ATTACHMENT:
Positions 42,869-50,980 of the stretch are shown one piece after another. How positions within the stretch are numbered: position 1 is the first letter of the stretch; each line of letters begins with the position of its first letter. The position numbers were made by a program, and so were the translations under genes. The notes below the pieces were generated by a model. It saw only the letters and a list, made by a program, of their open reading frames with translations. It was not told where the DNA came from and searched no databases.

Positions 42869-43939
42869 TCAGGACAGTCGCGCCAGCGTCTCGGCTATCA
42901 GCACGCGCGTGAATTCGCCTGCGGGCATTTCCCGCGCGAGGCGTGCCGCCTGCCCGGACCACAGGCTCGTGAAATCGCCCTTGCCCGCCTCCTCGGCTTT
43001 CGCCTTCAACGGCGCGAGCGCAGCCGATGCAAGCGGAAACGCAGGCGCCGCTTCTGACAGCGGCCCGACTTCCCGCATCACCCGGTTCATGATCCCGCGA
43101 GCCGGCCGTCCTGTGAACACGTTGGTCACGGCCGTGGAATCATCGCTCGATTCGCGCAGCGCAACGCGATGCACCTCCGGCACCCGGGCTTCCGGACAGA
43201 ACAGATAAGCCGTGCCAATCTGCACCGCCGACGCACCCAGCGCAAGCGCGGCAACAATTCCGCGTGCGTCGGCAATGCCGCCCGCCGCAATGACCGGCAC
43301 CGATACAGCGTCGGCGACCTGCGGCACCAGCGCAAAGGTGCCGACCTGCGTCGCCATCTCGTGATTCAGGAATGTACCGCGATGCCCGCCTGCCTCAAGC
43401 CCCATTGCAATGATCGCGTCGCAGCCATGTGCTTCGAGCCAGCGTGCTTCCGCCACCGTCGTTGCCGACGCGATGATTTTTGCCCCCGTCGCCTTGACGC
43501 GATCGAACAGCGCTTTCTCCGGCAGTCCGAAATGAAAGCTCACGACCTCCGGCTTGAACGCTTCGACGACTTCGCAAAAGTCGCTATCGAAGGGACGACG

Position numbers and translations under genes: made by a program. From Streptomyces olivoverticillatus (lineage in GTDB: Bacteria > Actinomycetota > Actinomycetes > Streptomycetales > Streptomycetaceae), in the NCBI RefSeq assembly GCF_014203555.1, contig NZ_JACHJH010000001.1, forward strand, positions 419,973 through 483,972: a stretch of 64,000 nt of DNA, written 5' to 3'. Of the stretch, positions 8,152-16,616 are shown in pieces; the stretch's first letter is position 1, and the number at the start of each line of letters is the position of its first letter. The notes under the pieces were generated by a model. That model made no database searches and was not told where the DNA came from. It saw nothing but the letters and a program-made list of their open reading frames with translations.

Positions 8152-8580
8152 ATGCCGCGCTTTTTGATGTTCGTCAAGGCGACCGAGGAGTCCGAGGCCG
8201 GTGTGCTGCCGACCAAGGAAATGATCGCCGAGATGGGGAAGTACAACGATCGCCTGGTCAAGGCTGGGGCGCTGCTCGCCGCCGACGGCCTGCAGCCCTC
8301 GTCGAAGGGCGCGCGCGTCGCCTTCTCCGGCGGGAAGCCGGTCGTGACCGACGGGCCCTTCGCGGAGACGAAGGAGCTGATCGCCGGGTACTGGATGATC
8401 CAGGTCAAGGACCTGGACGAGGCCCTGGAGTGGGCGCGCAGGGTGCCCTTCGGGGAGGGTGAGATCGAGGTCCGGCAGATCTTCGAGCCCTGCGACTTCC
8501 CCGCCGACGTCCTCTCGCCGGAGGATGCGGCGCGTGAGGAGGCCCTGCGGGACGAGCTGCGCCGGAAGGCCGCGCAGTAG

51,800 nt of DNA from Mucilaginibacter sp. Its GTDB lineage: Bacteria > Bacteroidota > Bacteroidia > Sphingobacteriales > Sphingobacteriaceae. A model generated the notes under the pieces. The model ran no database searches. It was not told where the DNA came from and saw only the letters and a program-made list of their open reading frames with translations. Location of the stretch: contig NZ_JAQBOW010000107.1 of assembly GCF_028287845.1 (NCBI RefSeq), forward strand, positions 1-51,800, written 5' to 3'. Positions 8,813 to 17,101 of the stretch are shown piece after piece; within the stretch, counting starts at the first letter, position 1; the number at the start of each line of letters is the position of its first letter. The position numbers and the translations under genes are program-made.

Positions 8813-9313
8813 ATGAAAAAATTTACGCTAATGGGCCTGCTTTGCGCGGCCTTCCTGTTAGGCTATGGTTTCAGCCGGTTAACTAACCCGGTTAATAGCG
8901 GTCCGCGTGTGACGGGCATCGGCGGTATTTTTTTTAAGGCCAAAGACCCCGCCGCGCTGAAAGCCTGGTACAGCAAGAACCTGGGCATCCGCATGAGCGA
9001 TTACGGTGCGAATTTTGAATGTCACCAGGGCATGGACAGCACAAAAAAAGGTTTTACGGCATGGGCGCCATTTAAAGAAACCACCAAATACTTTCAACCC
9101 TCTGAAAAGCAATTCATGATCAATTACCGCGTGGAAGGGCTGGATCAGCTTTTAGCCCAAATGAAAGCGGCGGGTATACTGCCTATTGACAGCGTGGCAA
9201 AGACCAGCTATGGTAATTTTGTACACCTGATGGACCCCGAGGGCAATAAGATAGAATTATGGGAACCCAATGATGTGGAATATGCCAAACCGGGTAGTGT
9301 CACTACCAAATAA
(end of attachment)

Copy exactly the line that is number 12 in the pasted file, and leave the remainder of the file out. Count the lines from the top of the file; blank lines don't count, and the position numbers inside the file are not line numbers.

Positions 8152-8580